Bash Line Commands & Shell Scripting

Overview

It is useful to be able to use Bash Shell commands to gather information about a test target as well as filter that information for only the necessary useful data. For example you could use “wget” to download the contents of a web page and then sort through and filter the results for links, domains, subdomains, and IP addresses that can be tested later for vulnerable open services.

#wget “http://www.some-website.com”

You can also use Bash shell commands to filter and sort through any type of resulting text output. In the example below I run an Nmap on a LAN and then filter and sort through the results.

Exercise 1 – Scan a network for IP addresses and open ports. Sort and filter your data with Bash line commands.

Try running these steps which have useful commands:

  1. In a test network environment or one that you have permission to scan with Nmap. Try the following commands in a root terminal:
  2. Run a Nmap scan on an entire network looking for responding hosts computers and open ports:
    #nmap 192.168.1.1-254  (substitute your network’s address scheme)
  3. Output/save the results to a text file:
    #nmap 192.168.1.1-254 > scan.txt
  4. Cat the results to your terminal:
    #cat scan.txt
  5. If there are active responding computers in the network you may see the following sample line: “Nmap scan report for 192.168.1.100.” Now you can use Bash to filter the results piping to a grep command:
    #cat scan.txt | grep “report”
  6. Using the cut command and specifying a delimiter of a space (-d ” “), you can segment the text string into separate pieces based on the spaces between the words and then grab the field you need (-f 5).
    #cat scan.txt | grep “report” | cut -d ” ” -f 5
    This way the result is just the responding IP addresses from the Nmap scan. Example:
         Nmap scan report for 192.168.1.100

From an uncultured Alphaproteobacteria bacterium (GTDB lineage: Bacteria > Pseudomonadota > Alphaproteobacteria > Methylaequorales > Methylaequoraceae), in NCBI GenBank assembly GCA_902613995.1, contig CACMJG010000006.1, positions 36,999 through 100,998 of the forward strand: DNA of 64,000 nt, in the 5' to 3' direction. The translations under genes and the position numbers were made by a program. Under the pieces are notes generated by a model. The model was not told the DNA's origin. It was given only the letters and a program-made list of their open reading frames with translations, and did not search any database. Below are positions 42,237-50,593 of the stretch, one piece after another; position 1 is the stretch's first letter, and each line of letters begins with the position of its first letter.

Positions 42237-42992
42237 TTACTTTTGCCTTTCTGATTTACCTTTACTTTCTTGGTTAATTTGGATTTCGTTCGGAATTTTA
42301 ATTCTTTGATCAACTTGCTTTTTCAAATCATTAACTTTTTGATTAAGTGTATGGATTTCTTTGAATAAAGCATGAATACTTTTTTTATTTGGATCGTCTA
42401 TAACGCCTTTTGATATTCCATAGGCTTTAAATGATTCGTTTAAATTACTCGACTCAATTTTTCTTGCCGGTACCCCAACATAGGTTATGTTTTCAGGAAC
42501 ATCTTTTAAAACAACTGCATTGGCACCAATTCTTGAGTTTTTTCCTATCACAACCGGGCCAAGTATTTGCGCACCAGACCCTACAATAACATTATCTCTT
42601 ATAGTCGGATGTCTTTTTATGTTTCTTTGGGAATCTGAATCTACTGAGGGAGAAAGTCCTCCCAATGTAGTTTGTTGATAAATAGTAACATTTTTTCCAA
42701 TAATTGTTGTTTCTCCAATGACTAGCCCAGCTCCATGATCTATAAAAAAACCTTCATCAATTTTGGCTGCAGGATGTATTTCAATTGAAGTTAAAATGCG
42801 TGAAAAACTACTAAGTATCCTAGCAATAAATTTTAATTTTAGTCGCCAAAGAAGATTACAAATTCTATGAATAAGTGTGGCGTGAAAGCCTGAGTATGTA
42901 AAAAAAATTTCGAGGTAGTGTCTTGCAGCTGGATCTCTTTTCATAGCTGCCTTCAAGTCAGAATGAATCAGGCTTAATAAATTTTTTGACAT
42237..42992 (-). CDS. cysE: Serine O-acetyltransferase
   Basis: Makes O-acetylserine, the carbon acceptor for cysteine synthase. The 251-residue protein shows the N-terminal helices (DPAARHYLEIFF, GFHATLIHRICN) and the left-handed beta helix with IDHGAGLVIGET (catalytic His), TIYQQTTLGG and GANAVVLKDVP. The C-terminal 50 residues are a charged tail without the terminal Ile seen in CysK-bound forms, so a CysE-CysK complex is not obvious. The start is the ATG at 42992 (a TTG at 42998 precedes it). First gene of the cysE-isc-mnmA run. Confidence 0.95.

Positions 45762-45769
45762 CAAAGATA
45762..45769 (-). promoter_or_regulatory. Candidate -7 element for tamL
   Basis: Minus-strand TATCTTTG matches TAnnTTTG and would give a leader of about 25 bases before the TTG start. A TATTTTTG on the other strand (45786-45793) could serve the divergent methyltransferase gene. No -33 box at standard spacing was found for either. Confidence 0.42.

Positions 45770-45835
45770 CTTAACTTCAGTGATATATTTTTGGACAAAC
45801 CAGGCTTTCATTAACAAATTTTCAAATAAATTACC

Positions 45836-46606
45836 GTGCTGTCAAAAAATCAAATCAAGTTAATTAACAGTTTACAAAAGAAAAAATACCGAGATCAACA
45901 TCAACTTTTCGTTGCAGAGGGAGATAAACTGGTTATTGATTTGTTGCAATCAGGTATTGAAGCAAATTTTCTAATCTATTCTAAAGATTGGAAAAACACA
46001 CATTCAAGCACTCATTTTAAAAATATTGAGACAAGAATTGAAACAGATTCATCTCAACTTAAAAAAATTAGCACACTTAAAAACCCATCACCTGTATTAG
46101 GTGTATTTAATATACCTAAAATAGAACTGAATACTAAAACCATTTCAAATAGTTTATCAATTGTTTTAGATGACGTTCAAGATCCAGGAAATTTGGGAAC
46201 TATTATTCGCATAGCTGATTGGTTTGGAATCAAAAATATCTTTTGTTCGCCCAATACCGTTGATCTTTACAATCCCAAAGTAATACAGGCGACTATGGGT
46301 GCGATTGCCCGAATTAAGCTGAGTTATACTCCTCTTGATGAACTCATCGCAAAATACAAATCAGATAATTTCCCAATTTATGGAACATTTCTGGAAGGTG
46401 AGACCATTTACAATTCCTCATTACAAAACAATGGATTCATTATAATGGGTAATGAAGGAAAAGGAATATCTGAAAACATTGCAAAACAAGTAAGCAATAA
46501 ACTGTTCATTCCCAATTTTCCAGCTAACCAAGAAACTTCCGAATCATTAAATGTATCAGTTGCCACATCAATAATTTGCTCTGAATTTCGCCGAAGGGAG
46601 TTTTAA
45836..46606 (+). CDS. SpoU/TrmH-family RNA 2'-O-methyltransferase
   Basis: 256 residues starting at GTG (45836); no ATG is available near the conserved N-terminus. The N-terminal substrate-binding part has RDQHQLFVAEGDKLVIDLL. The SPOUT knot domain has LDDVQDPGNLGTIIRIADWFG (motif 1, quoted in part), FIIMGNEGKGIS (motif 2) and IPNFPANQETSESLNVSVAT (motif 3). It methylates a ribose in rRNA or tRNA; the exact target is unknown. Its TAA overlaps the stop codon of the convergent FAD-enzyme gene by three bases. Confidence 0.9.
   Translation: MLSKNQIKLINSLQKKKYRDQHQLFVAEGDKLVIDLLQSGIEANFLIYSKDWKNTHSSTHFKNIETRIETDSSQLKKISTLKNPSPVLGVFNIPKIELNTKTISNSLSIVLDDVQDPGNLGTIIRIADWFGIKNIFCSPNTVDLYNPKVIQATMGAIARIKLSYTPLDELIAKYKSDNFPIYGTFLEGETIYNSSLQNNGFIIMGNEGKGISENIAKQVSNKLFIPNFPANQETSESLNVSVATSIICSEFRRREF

Nmap scan report for 192.168.1.101
    Nmap scan report for 192.168.1.102
    becomes just:
    192.168.1.100
    192.168.1.101
    192.168.1.102 
  7. If you needed to sort the data because of redundant addresses you could use the sort command to alphabetize and remove duplicate data:
           #cat scan.txt | grep “report” | cut -d ” ” -f 5
  8. The initial Nmap command that was issued against the network, would also have shown any open ports and services that could be contacted if we wanted to filter the results to show the IP addresses followed by the open port numbers we could try and format our Bash command to search for any lines with the string “report” and or any lines with the string “open” using an escape backslash and a pipe (\|) as an OR logical operator like this:
    #cat scan.txt | grep “report\|open”
  9. Now you need to pipe to the cut command to clean the results. What would your final command look like so your output would look clean? Hint, add more pipes and more cuts to the command to strip away the unnecessary words.

 

Exercise 2 – Download a webpage, sort and filter the results for subdomains and servers 

Try running these steps which have useful commands:

  1. Download the yahoo homepage using wget:
    #wget “http://yahoo.com
  2. Examine the results using cat:
    #cat index.html
  3. Now we need to try and filter our results to subdomains of yahoo.com. To do this we can search for the lines with matching text yahoo.com: